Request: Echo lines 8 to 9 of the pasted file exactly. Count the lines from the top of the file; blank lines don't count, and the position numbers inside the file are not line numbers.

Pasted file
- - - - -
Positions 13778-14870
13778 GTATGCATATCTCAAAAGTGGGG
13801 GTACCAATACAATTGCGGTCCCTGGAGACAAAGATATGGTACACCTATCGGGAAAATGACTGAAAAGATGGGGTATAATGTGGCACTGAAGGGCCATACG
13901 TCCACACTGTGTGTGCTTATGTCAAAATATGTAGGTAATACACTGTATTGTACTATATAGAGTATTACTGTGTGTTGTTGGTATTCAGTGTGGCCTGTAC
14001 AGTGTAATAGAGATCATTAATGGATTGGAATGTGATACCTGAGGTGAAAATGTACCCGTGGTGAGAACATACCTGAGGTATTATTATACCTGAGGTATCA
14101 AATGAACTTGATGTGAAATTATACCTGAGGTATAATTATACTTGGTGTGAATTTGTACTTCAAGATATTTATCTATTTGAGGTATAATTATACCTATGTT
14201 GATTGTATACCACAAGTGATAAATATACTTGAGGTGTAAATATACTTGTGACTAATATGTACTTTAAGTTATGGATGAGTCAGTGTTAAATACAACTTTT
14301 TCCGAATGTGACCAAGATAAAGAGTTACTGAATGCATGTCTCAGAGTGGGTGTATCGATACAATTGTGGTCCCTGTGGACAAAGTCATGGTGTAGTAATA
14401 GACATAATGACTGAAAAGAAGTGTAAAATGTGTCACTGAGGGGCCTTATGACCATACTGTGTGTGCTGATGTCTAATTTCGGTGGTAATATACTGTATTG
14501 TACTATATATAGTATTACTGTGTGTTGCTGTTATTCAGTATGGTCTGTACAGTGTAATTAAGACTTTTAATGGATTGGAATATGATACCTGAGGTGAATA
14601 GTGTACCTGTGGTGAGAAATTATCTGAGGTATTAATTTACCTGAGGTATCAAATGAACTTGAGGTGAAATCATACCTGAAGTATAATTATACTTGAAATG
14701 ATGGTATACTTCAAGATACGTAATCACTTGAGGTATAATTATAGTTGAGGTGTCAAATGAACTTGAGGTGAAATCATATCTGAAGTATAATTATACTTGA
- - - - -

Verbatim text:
14301 TCCGAATGTGACCAAGATAAAGAGTTACTGAATGCATGTCTCAGAGTGGGTGTATCGATACAATTGTGGTCCCTGTGGACAAAGTCATGGTGTAGTAATA
14401 GACATAATGACTGAAAAGAAGTGTAAAATGTGTCACTGAGGGGCCTTATGACCATACTGTGTGTGCTGATGTCTAATTTCGGTGGTAATATACTGTATTG